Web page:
She thought about her kids, ages 2 years and 5 months. She had to get out, she thought, had to see them again.
Through the haze, she saw a hole. This was her way out. She climbed through it, stopping only when she inhaled fresh air.
Three people were pressed on top of Thiel, buried under a wall. They could feel people walking over the rubble, each step driving the wall into their battered bodies. They screamed for help, for the people up there to stop walking over them.
One by one, with help, they freed themselves enough to climb up to the surface. Once there, Thiel’s company radio provided the only light in the darkness as they gingerly made their way off the ruins.
A voice came over the radio. A woman was trapped and not breathing. When her name was said, a supervisor behind Thiel snatched the radio out of her hand and bolted across the rubble. It was his wife.
Thiel later heard she survived and the couple was heading back to Puerto Rico.
‘The only thing I hear is everyone’s screams’
Sarah Atkins woke up under a collapsed wall. A friend was yelling at her to get out. She called her father under the rubble.
“We’re hit, dad,” she said.
She climbed out and helped others to safety. Jacob Atkins said he came to still holding the door he’d been gripping before being blown out of the factory.
“I knew my wife was still in the building. So I came back down to the building and started climbing up over all the rubble and stuff. And I kept finding people, helping them get back out of the building,” he said. “I finally found my wife. She was OK. She had hurt her leg and broken vertebrae in her back while helping others escape.
“People were just kind of sitting in the rubble, crying,” he said.
Megan Wilder couldn’t move the metal beam pressing down along her spine. She was able to reach into her pocket and get her cellphone to call family and tell them she was alive, but trapped.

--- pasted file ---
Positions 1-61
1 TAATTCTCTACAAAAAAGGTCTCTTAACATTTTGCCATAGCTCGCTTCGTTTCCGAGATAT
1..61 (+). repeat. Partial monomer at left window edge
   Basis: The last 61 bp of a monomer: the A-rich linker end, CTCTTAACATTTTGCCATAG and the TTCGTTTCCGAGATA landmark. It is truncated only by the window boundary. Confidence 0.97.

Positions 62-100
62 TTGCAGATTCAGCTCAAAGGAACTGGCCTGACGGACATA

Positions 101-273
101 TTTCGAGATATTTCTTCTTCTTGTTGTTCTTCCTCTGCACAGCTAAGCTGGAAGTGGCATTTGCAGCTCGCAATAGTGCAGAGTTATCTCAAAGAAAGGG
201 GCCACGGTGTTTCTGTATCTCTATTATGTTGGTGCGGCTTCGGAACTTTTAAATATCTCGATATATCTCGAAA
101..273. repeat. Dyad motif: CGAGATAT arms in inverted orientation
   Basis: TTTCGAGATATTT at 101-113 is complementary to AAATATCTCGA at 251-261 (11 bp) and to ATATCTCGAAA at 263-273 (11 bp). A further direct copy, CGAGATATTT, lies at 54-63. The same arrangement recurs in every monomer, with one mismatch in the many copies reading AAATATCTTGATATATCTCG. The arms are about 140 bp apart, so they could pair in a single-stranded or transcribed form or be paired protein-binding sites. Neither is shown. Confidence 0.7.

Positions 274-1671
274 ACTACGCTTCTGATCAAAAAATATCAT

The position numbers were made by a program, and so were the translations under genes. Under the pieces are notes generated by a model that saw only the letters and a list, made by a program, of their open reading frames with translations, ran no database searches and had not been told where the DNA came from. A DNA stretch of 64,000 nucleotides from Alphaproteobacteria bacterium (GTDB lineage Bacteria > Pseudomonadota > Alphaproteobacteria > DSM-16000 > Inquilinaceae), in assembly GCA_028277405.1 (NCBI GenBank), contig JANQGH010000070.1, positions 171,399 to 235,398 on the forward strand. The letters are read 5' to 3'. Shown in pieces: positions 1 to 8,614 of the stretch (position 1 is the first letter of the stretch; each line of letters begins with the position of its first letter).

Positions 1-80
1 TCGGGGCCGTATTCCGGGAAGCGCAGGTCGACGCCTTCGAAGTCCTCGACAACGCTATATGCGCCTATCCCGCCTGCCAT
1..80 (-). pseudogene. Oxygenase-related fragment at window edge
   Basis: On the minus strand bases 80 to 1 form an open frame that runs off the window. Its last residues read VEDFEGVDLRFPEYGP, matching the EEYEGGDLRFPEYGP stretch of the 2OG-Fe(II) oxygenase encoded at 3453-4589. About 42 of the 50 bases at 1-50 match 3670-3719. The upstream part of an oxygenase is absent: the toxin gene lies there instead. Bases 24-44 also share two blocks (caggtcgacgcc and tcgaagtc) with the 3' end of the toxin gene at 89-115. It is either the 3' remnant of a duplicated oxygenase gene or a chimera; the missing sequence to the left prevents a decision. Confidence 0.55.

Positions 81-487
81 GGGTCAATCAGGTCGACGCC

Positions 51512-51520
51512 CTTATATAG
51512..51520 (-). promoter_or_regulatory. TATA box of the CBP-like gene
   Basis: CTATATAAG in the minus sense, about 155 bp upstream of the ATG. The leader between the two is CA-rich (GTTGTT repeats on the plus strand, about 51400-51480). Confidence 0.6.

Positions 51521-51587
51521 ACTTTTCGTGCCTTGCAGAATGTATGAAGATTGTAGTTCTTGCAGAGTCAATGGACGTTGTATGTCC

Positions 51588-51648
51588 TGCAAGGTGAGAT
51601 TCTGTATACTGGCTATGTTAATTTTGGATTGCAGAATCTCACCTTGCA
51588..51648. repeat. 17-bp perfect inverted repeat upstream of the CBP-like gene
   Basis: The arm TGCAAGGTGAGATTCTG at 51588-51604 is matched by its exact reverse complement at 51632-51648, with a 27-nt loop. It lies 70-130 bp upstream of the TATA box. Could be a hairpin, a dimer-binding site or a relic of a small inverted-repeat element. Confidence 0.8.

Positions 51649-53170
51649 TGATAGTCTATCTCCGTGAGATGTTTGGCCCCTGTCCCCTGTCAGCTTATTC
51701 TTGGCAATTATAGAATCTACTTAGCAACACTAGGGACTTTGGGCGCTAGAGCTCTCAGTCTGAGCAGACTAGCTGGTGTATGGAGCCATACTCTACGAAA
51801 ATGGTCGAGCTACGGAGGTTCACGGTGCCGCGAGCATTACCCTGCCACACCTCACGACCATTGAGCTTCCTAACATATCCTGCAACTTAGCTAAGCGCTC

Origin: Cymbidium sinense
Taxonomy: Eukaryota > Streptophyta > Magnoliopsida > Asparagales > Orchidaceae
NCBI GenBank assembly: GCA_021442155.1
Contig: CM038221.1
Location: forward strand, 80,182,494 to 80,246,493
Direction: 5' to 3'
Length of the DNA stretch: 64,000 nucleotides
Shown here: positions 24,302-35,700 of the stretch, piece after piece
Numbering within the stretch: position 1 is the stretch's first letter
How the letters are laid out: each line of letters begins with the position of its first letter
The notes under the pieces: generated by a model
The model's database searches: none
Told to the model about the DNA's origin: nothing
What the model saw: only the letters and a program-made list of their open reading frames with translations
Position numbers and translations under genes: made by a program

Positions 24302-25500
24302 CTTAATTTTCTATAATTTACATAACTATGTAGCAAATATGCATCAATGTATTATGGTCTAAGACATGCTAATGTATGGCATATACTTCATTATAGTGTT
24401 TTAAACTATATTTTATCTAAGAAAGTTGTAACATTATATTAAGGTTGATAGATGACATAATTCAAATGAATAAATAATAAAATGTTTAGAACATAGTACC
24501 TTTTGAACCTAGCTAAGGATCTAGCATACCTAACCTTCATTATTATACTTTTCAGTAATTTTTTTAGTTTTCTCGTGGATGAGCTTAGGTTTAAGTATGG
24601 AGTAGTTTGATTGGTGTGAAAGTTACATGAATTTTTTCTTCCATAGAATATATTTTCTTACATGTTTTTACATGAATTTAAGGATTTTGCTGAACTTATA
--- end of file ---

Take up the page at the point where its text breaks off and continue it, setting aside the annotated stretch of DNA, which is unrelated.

All around her, people screamed for help. Wilder could feel the cold rain hitting her. She heard someone overhead yell for a crowbar and a saw to cut them out.
It was shortly after midnight when rescue workers finally freed Wilder. She managed to escape with minor cuts and bruises.
The mental and emotional wounds are much deeper.
“I can’t sleep,” she said. “The only thing I hear is everyone’s screams.”
‘What steps did they take to protect their employees?’
Sarah Atkins was taken to a hospital in Paducah. Chelsea Logue was treated for a concussion and bruises.
Jennifer Sanchez-Flores is taking medication for back pains, possibly from a pinched nerve. Crystal Thiel is planning to see a specialist for her back pain.
Since the tornado hit, employees have gathered in Mayfield and connected on social media to talk about who they’ve heard from, who’s still missing, who they’ve lost.
Meanwhile, questions continue to swirl around the company’s decision to stay open Friday night.
“How much notice did they have of this weather system and this tornado in particular,” asked John Caudill, an Owensboro-based attorney and former federal prosecutor who unsuccessfully sued the company in 2020 on behalf of an employee recruited from Puerto Rico who claimed he was fired because of his weight.
“How sound was the structure? What steps did they take to protect their employees?”
Kentucky’s worker safety agency has launched an investigation that could take up to six months, said Holly Neal, spokeswoman for the Kentucky Labor Cabinet. She said it’s the only workplace Kentucky is aware of that had fatalities.
Kentucky’s Division of Occupational Safety and Health Compliance has launched an investigation that could take up to six months to complete, a spokeswoman said.
State Senator Morgan McGarvey, D-Louisville, said he planned to file a bill “to hold accountable those who force workers to stay and risk their lives during severe weather.”
Sarah Atkins believes the company should have either canceled work or presented employees with an option of leaving earlier in the shift. Her husband said the company should have called off work.
But others could have been killed in their homes just as easily, she said. Her father, who they were living with, survived.
“You think, if I would have gone home, would I still be alive?” she asked.
She has lost her car, which only carried liability insurance. She expects to get worker’s compensation pay, a percentage of her $12.50 wage. But isn’t sure where to go from here.
Sanchez-Flores has similar concerns. She remains convinced her employers should have handled the factory disaster differently.
“We never should have been in that situation,” she said. “No candle is worth anybody’s life.”